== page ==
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Well Tucker fail his first obedience classes! The instructor said he needs to take it again before he can advance to the next higher class. It’s not that he isn’t smart enough, it’s because I’m not. He’s just so out of control all the time. It’s taken 6 weeks for the instructor to be Albe to touch him. I have similar problems with him. When I take him out of his kennel or crate he is just so wound up you can hardly get a leash on him. He still try’s to bite and flops around like crazy. I hold him down to the floor and tell him enough and to settle. If he doesn’t then back in the kennel he goes. Then when he settles enough I bring him out again. I keep him on a thirty foot lead and he’s all the time jumping up on me. I hold him down on the ground again until he settles down then let him up and he’s at it again. He got pretty good recall and has learned a lot of different things. I just can’t get him to settle down. Tucker is 19 weeks old. Am I asking to much of him?

 

 

 

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He might be a bit young to start obedience classes, for one thing,  So yes, your expectations may be too high for now.  He is an infant/toddler.  They don't go to school....It took me two years to get Ruby's attention.(Ages 1 to 3) She repeated Rally I four times before the lightbulb went on. (age 3) She is now 15 and still acting like a puppy.  Enjoy!  My training club offers a Puppy PreSchool class for dogs Tuckers age, but it doesn't involve any real obedience, just "pre-obedience using toys and food."  A real obedience class at this time probably put him over his tolerance levels.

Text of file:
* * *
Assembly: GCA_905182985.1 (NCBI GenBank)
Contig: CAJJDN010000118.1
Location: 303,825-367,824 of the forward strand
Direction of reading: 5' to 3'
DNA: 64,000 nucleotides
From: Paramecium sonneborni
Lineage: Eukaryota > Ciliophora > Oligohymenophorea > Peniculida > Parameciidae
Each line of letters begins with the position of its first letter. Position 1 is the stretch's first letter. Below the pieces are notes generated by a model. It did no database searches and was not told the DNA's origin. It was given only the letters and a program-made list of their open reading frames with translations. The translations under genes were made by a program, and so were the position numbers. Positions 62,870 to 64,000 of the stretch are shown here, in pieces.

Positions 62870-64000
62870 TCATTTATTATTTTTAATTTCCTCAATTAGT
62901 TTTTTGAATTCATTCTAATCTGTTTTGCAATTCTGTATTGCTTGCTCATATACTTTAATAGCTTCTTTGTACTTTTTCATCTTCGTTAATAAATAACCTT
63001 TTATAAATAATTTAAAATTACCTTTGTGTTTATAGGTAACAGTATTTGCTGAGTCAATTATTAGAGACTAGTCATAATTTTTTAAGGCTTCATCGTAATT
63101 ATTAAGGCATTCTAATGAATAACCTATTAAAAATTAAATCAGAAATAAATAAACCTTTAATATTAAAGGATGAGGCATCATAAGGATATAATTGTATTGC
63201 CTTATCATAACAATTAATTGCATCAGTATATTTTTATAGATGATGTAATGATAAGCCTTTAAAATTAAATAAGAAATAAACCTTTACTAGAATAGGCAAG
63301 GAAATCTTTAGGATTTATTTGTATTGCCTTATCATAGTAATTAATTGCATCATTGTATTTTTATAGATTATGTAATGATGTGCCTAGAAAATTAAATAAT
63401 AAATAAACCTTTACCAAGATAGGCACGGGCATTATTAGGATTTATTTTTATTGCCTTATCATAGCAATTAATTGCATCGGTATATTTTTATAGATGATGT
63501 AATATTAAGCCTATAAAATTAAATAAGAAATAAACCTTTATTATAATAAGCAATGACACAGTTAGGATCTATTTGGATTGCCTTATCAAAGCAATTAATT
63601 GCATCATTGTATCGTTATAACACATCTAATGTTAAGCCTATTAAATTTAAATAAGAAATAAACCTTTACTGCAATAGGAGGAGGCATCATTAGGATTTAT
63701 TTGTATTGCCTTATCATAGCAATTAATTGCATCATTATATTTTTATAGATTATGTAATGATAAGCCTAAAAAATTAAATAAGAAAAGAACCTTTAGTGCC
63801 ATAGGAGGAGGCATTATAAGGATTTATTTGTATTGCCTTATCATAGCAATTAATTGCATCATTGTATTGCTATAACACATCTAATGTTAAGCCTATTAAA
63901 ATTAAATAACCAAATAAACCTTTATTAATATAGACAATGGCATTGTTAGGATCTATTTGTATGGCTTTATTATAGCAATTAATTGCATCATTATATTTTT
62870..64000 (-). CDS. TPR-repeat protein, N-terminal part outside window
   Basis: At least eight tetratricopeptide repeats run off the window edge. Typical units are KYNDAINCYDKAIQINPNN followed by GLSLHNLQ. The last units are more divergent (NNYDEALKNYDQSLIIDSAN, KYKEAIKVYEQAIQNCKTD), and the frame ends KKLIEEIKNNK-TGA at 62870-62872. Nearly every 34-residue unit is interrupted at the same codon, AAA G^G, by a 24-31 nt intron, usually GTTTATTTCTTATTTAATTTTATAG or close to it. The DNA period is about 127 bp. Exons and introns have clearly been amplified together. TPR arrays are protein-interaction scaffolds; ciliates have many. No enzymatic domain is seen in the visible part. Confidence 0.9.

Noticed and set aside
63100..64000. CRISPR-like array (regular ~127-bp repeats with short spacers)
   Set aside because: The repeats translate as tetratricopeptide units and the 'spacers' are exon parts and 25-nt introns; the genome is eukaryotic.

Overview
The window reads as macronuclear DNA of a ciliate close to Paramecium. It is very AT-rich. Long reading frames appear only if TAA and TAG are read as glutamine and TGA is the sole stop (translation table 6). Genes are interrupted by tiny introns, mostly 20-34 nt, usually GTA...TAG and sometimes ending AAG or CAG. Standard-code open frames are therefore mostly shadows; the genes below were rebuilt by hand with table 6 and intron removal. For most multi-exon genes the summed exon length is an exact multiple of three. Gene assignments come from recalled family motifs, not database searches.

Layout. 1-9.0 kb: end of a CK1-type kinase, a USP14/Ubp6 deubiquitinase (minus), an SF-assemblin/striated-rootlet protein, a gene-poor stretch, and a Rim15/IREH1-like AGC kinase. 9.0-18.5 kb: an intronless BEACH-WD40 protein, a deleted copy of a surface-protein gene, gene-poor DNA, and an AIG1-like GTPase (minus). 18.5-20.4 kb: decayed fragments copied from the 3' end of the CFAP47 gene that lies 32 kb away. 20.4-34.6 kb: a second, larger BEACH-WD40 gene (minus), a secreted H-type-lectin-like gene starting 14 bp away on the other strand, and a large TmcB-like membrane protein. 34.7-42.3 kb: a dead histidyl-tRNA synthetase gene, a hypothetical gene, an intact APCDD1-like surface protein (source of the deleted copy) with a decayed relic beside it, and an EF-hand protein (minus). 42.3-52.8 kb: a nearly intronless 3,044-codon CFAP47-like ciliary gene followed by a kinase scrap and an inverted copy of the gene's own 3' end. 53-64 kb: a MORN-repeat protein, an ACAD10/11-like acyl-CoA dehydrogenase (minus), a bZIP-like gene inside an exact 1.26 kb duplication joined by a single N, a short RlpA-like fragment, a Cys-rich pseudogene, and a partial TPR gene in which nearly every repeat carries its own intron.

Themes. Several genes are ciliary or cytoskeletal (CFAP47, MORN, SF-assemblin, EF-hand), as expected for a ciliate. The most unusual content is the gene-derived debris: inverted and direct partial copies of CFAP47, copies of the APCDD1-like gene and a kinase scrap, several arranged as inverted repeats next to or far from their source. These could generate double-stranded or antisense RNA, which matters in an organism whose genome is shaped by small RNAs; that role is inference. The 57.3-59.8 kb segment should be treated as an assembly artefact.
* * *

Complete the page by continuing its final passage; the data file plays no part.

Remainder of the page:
Kathy Robbins

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Quinn was still pretty wild at that age. What approach to training does the instructor use?  I did lots of fun, short training sessions with Quinn, mostly clicker based. He was always learning, especially foundation skills but it was all a game to him. That remained his attitude his whole life and he was always keen to do anything I asked.

At 6 months, he decided I was important to him and that was a game changer as far as wanting too please me and building an attention span. We started more formal obedience training at 6 months as well, but I still kept things light for him. 

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They call this agility 1 so I guess its not a true obedience class, but they learn the basics sit, stay, down and a few tricks. The trainer has us using 50% treats and toys to do the training with lots of fun and games. She does shaping, impulse control, lots of praising, petting, loose leash walking, etc. She does not do clicker training. The class is 1 hour long and it ready does seem a little too long for him. Theres 3 or 4 other classes going on at the same time so it can be pretty distracting for him. He is really wild!